Azul already ranked third in Brazil with almost 5% of domestic market

Image: Azul’s David Neeleman
It just keeps getting bigger. In just six months, Azul has emerged as Brazil’s third largest domestic airline when measured by RPKs, accounting for 4.31% of domestic RPKs in June, while reporting impressive load factors of between 75% and 80% for May and June.

David Neeleman’s latest airline adventure, Azul, only launched in Brazil last December, but in just six months it has already emerged as Brazil’s third biggest domestic airline when measured by RPKs (revenue passenger kilometres). In June the airline accounted for 4.31% of domestic RPKs, overtaking WebJet which had 4.23%. In May and June Azul also reported impressive load factors of between 75% and 80%. In the last two months GOL has once again narrowed the gap on TAM with the two airlines now sharing around 87% of the market.

Chart: Brazilian domestic market (Domestic market share of RPKs: 1/08 to 6/09)
Source: ANAC

Domestic demand down less than 1% so far this year

Brazil’s air traffic market has been more resilient to the global economic downturn than most with domestic passenger numbers down less than 1% in the first five months of 2009, although in May demand was down 4.6%.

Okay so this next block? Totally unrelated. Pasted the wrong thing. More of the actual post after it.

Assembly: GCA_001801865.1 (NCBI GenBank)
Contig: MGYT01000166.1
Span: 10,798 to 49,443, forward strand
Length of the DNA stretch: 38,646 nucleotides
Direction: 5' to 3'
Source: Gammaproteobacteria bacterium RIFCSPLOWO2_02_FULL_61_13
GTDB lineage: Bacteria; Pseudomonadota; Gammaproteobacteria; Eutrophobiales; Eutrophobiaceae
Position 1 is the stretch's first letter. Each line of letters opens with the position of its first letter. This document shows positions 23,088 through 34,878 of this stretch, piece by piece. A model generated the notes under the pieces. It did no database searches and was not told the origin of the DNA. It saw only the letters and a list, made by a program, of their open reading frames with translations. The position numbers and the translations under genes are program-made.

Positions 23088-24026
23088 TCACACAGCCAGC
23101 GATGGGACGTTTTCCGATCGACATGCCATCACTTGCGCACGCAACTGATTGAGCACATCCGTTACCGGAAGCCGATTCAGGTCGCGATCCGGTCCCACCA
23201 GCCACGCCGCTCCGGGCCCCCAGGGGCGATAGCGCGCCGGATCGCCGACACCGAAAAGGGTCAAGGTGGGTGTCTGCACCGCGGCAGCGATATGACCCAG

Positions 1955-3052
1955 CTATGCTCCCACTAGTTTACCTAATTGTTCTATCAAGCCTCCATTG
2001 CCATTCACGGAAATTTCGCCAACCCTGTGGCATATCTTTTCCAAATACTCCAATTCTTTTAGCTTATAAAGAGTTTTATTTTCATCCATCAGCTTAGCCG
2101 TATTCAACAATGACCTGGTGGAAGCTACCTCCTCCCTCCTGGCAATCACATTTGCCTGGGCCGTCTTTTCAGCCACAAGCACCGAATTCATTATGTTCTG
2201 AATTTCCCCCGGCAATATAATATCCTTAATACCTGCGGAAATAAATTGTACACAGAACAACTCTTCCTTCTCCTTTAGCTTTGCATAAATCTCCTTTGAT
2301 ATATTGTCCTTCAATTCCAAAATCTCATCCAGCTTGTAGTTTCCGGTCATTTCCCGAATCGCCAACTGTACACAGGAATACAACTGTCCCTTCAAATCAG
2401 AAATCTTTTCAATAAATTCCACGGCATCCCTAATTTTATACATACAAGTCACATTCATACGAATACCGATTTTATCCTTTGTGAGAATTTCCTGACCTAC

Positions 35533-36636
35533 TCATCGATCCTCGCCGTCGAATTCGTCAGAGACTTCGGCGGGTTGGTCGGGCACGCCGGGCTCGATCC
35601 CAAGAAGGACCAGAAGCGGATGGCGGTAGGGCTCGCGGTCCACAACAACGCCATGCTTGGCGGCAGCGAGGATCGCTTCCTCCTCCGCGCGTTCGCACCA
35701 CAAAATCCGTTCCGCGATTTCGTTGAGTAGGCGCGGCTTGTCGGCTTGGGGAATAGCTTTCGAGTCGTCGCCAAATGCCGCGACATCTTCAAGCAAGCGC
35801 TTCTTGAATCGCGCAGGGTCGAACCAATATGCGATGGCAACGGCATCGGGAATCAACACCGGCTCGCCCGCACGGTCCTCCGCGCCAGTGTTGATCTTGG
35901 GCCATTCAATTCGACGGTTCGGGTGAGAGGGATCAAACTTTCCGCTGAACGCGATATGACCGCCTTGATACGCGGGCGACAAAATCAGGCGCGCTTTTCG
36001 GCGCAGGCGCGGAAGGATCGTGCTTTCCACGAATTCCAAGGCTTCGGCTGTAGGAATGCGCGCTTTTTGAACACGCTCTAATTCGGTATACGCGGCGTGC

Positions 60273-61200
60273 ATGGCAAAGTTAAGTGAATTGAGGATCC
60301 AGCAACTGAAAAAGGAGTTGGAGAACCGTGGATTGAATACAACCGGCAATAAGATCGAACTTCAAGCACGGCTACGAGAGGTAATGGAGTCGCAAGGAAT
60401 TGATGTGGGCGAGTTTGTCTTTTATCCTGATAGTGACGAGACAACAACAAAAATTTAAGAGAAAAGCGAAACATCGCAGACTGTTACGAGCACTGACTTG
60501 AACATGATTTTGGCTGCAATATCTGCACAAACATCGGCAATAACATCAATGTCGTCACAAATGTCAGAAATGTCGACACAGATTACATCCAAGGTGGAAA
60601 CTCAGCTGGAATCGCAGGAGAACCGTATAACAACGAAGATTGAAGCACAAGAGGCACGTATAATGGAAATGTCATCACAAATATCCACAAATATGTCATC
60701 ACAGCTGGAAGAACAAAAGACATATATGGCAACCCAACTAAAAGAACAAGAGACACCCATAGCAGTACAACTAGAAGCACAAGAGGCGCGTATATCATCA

Chart: Brazilian airports domestic traffic 2005-09 (Monthly passengers (millions))
Source: ANAC

International passenger traffic has fallen 5.3% in the first five months of 2009 and is at similar levels to those seen in 2005. In May international passengers were down 7.1% on the previous year.

Chart: Brazilian airports international traffic (Monthly passengers (millions))
Source: Infraero

TAM’s share of international traffic among Brazilian carriers has consistently been above 85% in recent months, with Gol/Varig’s share around 13%. Since the start of the winter season there have been new international services to Sao Paulo from Delta (from Los Angeles), El Al (from Tel Aviv), Mexicana (from Mexico City), TAM (to Orlando) and Turkish Airlines (from Istanbul via Dakar).


  1. salim says:

    great for the brazilian market more competition means lower prices

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